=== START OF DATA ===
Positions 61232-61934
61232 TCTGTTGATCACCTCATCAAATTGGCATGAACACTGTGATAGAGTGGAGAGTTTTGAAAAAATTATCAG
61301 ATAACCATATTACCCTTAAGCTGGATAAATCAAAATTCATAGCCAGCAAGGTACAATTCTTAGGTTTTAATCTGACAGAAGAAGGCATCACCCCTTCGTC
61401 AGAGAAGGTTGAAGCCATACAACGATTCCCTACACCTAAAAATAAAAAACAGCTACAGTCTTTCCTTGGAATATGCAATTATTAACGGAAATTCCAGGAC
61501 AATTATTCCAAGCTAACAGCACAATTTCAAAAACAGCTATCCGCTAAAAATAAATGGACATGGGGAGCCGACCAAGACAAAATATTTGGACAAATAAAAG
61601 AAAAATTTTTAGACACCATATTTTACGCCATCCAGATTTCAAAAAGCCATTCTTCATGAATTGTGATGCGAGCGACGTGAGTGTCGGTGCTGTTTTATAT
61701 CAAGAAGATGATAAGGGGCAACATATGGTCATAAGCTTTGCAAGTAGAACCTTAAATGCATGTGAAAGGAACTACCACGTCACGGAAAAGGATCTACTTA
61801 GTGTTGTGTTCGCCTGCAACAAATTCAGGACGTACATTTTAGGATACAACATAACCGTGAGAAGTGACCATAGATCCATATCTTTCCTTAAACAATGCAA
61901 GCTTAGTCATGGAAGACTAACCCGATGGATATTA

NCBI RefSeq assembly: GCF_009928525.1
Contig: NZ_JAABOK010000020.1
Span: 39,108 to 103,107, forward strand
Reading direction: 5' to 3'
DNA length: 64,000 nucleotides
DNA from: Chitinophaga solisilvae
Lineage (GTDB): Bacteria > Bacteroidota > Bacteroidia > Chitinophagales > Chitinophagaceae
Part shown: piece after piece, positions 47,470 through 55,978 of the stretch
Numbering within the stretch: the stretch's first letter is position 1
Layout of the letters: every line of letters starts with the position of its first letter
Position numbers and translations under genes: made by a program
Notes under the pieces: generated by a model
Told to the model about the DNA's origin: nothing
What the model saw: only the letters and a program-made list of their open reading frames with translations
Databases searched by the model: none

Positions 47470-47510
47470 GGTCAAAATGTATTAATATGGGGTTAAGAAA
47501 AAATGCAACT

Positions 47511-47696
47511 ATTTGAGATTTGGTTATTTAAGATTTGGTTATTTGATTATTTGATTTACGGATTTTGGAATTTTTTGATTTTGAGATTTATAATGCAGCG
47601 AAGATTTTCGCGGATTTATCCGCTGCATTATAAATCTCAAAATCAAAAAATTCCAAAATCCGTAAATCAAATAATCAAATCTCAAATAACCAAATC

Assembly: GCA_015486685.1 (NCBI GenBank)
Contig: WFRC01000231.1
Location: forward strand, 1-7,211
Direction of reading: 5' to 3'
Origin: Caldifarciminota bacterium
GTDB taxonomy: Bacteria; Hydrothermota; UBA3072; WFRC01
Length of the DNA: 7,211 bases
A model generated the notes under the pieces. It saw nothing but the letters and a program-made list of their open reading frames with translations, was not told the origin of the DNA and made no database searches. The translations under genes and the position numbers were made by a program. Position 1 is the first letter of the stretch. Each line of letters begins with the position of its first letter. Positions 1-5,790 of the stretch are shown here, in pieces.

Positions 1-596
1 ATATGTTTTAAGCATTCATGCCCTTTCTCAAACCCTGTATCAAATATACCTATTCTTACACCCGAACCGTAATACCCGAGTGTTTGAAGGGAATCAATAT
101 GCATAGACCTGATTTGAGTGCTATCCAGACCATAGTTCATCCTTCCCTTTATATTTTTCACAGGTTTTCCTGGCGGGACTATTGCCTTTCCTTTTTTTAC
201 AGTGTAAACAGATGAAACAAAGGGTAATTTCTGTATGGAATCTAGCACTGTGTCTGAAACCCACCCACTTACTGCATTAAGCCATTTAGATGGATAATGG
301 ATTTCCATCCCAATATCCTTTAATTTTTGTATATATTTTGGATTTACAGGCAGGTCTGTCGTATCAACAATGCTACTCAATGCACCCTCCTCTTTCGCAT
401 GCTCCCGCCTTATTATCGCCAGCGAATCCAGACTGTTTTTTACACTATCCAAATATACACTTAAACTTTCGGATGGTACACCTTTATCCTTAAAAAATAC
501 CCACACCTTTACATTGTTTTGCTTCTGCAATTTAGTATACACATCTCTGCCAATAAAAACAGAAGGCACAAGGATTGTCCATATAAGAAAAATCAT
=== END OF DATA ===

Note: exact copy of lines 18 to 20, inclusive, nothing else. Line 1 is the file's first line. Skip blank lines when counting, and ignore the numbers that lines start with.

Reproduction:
Numbering within the stretch: the stretch's first letter is position 1
Layout of the letters: every line of letters starts with the position of its first letter
Position numbers and translations under genes: made by a program